chord tones

  • Ear Training 101

    Mike Lawson | September 10, 2009

    The ear can be thought of as a muscle and, to a certain degree, it must be trained like one. Unfortunately, far too many instructors leave ear training skills locked up in a classroom book. The ear must be a central part of every music class whether it is a Concert Band, Orchestra, Music Theory, History, or Appreciation class. In performance situations, ear training will lead to better intonation, ensemble playing, and overall musicianship. With that in mind, here are three great ways to dramatically improve your students' ears and, hopefully, their overall playing.

    Prior to tackling these three exercises, students must be familiar with the underlying scales and moveable "Do" solfege. If students are not familiar with moveable "Do" solfege, or cannot play these scales on their instruments, you have your work cut out for you! If your students are already way past that point, read on. These exercises can be modified for even the most advanced students and will serve them well for years to come.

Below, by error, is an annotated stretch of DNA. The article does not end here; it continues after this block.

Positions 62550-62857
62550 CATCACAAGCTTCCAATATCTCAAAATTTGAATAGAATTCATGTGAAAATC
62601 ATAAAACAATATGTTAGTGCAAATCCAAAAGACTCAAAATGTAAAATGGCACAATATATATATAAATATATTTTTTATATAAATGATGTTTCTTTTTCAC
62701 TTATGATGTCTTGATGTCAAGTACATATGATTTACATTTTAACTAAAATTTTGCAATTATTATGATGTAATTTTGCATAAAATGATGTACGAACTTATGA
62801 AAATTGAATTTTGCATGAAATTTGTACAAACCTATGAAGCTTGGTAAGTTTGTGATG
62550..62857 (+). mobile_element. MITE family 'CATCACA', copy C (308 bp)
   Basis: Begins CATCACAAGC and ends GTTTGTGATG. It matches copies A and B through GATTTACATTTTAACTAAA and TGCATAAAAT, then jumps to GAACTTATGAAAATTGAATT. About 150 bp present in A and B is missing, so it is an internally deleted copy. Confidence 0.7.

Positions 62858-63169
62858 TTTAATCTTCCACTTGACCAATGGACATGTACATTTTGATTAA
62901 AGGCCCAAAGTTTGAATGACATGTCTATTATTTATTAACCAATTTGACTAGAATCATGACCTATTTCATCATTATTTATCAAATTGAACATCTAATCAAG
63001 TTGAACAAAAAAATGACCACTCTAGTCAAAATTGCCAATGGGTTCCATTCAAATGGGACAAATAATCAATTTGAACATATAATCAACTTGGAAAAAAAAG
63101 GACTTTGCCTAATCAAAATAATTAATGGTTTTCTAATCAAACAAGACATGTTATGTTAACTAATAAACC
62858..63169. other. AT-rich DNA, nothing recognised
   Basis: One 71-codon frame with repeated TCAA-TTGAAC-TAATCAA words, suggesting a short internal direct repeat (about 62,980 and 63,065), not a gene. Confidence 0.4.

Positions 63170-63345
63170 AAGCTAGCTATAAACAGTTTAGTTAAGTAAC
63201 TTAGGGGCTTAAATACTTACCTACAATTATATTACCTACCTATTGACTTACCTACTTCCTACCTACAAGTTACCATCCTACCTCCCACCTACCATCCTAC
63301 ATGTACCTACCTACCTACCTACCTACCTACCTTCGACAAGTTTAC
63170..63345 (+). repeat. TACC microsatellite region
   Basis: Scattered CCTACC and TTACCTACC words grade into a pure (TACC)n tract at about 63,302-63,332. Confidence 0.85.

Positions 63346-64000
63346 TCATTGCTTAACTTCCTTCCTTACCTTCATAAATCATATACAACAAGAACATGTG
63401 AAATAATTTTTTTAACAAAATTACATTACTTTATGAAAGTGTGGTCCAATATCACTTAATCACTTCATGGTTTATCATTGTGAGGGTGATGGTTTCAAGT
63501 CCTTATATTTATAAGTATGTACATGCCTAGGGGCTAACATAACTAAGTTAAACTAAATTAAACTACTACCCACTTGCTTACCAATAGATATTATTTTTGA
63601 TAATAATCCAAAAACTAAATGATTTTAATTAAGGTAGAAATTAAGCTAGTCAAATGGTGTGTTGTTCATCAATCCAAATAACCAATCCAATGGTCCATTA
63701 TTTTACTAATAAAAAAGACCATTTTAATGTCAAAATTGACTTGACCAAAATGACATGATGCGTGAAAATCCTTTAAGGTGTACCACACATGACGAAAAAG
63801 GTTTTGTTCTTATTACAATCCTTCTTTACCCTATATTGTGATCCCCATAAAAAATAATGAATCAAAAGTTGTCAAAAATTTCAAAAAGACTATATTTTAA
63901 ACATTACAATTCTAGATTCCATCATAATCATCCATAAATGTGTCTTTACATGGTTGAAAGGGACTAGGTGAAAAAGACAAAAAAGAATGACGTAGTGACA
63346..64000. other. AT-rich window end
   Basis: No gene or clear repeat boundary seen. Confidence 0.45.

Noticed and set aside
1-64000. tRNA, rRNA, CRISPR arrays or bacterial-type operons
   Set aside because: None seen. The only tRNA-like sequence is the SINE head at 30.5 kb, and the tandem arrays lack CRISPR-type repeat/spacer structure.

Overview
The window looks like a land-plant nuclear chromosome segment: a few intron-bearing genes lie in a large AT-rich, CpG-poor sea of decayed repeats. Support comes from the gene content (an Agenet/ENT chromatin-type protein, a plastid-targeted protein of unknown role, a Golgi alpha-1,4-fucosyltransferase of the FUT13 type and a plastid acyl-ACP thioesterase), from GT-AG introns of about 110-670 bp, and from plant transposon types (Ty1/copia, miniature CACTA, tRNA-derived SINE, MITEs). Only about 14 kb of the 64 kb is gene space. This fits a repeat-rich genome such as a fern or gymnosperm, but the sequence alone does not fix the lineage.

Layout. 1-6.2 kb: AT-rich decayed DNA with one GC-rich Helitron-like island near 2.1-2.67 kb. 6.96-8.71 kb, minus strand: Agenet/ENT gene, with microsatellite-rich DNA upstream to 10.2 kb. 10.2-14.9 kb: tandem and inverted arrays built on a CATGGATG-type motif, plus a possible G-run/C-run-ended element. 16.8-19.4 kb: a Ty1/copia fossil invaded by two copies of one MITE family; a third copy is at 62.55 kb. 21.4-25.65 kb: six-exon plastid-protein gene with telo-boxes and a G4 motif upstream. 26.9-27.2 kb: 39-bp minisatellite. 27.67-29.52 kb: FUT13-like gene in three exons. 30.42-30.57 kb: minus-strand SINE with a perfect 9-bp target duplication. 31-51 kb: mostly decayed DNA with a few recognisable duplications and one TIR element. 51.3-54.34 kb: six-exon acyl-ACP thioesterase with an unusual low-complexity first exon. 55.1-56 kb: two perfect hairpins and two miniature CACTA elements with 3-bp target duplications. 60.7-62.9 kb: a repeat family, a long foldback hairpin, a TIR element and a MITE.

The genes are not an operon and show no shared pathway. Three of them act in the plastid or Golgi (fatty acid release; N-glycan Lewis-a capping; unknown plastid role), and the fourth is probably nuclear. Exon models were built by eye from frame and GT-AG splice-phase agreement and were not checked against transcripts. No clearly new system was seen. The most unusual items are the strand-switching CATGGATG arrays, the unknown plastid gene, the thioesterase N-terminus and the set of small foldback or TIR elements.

• 2009, March

    SBO Staff | March 24, 2009Oxford University Press Aesop’s FablesThis new choral work by Bob Chilcott sets five of Aesop’s famous fables to a musical setting: “The Hare and the Tortoise;” “The Mountain in Labour;” The Fox and the Grapes;” The North Wind and the Sun;” and “The Goose and the Swan.” This is a suitable concert work for all […] Read More...
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